In 2001 Ian Bates, the owner of Brisbane digital production company Procam with whom Kingfisher was post-produced, introduced Australia and subsequently me to high-definition video. The encounter led to Ian and I forging a partnership to collect natural history footage on this amazing new futureproof format. Lamington National Park was the chosen testing ground for the first collecting expedition, producing arguably the first hi-def production in Australia.
Soon after the Internet fledgling began to sprout pin feathers. Technology promised exciting new digital platforms to come, and come they did in leaps and bounds. By the mid-decade the world had become mobile, portable, free. Nineties-generation digital cameras, DVD, and videotape were devoured by a profusion of new formats and media. Screens & monitors escaped their boxes, grew thinner and bigger, offering electronic displays unimaginable just years before. Seemingly overnight local communication went global, media hybridised into multi-dimensional platforms, and new distribution channels & networks hatched to service world demand.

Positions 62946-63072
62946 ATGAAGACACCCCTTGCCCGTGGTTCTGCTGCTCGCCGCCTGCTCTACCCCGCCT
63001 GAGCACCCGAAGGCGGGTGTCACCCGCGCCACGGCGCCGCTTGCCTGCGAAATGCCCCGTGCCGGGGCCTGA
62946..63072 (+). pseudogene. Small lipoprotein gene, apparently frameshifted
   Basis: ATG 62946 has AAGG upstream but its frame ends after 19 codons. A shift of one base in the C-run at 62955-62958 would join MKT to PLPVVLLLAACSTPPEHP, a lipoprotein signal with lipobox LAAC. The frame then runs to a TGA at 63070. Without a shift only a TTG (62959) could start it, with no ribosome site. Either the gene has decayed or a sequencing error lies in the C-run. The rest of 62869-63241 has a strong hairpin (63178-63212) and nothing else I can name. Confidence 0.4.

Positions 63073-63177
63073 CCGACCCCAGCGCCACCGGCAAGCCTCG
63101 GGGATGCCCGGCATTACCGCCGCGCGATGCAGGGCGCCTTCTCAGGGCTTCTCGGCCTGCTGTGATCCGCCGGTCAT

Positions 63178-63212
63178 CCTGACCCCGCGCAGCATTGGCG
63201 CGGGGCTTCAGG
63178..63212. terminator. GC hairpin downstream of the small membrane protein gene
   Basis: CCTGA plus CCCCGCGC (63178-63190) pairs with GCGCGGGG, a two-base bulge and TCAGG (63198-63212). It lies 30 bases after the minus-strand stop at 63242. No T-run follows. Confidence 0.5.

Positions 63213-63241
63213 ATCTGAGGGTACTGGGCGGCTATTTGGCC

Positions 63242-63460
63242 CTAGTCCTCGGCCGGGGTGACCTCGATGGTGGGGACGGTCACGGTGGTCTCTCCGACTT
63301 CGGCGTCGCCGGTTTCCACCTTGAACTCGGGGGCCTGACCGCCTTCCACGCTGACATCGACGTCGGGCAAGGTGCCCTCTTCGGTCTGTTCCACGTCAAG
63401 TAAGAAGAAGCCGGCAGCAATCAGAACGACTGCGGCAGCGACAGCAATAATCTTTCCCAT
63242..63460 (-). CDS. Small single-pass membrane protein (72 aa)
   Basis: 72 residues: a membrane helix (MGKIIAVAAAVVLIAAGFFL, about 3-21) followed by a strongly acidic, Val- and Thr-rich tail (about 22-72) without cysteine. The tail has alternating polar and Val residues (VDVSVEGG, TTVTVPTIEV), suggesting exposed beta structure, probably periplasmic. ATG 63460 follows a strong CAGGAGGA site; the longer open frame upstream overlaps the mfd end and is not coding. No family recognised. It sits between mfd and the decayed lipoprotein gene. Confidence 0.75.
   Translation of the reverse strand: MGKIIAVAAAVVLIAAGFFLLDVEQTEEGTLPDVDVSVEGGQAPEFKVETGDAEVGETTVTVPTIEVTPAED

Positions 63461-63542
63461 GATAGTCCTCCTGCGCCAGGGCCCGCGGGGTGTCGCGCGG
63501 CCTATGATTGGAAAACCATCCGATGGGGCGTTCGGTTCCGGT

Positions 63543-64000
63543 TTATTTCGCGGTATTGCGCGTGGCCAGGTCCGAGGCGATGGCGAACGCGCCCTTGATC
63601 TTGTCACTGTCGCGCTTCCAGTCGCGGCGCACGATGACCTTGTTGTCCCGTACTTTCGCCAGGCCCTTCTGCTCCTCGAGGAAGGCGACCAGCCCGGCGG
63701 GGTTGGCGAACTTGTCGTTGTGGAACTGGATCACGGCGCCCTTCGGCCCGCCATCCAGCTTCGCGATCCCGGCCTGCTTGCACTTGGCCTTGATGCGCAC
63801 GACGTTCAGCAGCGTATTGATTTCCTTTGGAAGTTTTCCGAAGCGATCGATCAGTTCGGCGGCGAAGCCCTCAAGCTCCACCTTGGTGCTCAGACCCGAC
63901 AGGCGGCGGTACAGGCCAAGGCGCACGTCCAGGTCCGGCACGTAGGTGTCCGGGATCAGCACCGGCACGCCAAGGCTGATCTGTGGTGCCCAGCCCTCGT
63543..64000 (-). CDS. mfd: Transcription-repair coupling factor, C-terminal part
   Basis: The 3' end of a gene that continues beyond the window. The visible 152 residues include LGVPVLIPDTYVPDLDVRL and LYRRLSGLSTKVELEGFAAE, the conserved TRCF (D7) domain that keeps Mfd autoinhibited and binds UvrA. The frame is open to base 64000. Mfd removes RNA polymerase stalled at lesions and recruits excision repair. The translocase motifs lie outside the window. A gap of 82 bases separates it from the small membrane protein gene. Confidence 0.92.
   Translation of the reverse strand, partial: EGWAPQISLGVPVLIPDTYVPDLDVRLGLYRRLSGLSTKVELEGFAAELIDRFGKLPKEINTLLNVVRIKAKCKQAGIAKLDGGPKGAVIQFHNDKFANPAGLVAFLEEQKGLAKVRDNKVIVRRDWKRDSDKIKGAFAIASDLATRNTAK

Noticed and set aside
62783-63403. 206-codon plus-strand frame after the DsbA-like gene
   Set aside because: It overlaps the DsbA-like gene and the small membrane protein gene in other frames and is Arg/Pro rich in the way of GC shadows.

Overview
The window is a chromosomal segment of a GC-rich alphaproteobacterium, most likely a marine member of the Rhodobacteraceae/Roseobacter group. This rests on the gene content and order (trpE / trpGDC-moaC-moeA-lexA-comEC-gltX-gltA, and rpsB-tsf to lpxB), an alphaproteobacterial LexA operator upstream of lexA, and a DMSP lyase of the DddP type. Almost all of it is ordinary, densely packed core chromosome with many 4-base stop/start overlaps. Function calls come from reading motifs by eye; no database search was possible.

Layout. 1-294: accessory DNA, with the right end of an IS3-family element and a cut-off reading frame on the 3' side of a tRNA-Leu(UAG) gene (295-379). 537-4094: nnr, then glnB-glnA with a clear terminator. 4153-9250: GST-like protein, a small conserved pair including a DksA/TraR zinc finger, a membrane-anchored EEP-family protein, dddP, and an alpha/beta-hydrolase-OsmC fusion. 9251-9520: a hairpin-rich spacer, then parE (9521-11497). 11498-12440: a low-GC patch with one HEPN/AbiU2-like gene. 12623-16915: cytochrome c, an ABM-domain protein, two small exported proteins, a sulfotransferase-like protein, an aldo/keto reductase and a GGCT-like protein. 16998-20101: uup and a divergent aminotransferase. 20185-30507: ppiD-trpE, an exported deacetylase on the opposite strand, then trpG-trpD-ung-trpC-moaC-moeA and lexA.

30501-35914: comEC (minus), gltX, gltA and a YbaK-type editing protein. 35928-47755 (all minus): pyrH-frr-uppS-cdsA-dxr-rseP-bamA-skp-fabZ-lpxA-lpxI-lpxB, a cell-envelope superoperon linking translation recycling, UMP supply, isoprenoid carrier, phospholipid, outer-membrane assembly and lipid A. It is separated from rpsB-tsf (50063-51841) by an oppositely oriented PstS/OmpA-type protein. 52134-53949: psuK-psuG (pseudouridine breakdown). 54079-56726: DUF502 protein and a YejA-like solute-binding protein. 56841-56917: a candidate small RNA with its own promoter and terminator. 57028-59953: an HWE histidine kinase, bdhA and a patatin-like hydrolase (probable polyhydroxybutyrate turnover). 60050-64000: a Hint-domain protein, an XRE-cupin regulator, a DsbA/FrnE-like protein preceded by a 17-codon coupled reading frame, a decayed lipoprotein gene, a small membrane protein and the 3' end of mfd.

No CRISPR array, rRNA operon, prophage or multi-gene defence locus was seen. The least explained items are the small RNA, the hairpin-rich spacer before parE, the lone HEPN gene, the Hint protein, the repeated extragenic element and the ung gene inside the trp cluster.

The technology rollercoaster had no boundaries, no limits, and still hasn't ... bar one.
What got left in its slipstream was the content it feeds upon, and the more techno-development thrived the more valuable and in-demand high-definition content became.
The Olympics encapsulated everything that is Australia and Australian in completeness. Like looking back through a family album, genesis to dot, it reawakened awareness of the history, geography, natural and cultural heritage our Great Southern Land boasts. Faced with such big picture exhibition of past & present, in one place, at one time, one could not help but project to time and space forward. In looking back the occasion graphically illustrated just how much the lucky country had changed. In seeing ahead it was easy to imagine just how much it could change, and the challenges our natural & cultural heritage would face should it continue to grow in similar way and pace.